But Green Bay had come in as the hot team in the NFC, having won seven in a row on the trot. One thing agreed upon all week long was the importance of a fast start to keep Aaron Rodgers from dictating the feel of the game and putting the Cowboys behind. This could affect everything from nerves to play-calling, and it was vital to get off to a fast start. The opportunity would be virtually assured, because the Packers insist on deferring the snap.
The start was not particularly fast. The Cowboys moved the ball all day on a per-play basis and were never really slowed down. The Green Bay defense gives up yards every week and is simply playing the gamble that, at some point of a 12-play drive, you will allow them a big play or accommodate them with a self-inflicted error. Sunday's game offered both.
First drive, on third-and-2, the Cowboys are already in range and they try to push the ball down the field to Dez Bryant. It is a statement of intent, but it comes with the consequence of settling for a field goal if it doesn't connect. It doesn't. And in a game like this, a field goal is not necessarily a successful drive.
The Packers slice right down the field and get their touchdown.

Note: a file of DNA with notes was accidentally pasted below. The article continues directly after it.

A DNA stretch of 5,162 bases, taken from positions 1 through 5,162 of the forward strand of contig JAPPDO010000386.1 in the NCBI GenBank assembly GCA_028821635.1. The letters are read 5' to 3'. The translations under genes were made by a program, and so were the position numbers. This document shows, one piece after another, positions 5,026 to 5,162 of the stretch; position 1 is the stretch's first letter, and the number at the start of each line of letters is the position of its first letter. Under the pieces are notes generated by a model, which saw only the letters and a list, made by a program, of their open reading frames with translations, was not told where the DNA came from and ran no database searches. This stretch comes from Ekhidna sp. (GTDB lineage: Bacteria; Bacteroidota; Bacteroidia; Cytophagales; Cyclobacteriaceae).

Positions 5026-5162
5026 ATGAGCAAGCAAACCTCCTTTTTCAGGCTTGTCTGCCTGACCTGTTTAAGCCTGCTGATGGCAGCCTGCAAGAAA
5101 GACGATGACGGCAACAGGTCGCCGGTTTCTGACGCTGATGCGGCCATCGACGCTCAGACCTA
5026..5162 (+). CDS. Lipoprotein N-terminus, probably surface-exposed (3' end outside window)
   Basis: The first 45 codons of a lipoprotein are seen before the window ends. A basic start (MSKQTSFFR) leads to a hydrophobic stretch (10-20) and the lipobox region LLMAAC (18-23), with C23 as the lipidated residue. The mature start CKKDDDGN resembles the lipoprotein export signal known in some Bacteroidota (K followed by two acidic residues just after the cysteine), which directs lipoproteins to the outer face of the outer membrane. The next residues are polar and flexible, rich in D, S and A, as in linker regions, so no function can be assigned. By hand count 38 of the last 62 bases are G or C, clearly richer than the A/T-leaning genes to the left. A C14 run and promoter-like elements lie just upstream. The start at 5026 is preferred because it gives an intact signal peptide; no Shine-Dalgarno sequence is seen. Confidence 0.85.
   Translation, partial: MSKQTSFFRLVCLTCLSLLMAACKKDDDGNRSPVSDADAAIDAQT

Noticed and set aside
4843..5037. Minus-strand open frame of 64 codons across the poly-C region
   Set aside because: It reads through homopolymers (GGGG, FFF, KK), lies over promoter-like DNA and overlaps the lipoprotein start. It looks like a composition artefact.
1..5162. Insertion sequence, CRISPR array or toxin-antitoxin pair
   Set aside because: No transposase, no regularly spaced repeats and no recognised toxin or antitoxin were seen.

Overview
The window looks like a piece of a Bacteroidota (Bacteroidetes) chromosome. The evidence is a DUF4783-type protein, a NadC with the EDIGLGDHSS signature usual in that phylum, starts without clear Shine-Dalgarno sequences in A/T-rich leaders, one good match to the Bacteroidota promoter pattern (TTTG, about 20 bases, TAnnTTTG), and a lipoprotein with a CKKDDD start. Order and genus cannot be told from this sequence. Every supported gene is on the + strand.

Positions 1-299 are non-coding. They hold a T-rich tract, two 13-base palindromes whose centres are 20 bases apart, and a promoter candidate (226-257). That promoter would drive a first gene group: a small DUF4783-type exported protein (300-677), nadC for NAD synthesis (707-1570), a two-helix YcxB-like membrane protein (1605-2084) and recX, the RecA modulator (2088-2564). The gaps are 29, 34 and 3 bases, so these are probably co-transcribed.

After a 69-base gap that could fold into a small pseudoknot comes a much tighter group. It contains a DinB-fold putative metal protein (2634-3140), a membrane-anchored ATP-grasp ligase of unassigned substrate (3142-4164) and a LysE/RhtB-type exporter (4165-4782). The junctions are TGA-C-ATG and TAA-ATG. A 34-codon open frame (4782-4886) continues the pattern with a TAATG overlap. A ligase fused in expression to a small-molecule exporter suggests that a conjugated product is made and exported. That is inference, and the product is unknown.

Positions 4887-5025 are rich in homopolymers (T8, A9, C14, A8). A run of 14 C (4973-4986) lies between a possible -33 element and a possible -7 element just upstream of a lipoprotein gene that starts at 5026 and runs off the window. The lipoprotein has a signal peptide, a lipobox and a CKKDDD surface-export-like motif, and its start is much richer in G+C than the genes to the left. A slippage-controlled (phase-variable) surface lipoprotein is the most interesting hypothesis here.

Second drive: The Cowboys easily move the ball back into Packers territory before they are handed a penalty that, I will confess, is one I never see enforced. The nature of the rule that stopped a drive and made Brice Butler the target of rage from many is not to preserve the integrity of the huddle, but rather to not allow a team to try to deceive their opponent with substitutions. Once you run players onto the field -- in this case, 11 personnel -- you cannot circle back off right before the play. You run on, the defense gets a chance to match your substitutes, and then the play happens. When Butler ran on, circled and ran off, putting the Cowboys back into 21 personnel, the officials threw the rare flag. It certainly appeared to be a strict interpretation of the rule, but one where the Cowboys may call a timeout if they had it over again. Regardless, they punt and get nothing.
The Packers again go 90 yards down the field and get another touchdown.
Third drive: The Cowboys feature a rare drop by Terrance Williams, which almost became a turnover. On third down, Clay Matthews and Julius Peppers were able to affect the throw, and Dallas goes through its only drive all game in which it went three-and-out. In fact, on every other drive, the Cowboys moved the chains no fewer than twice.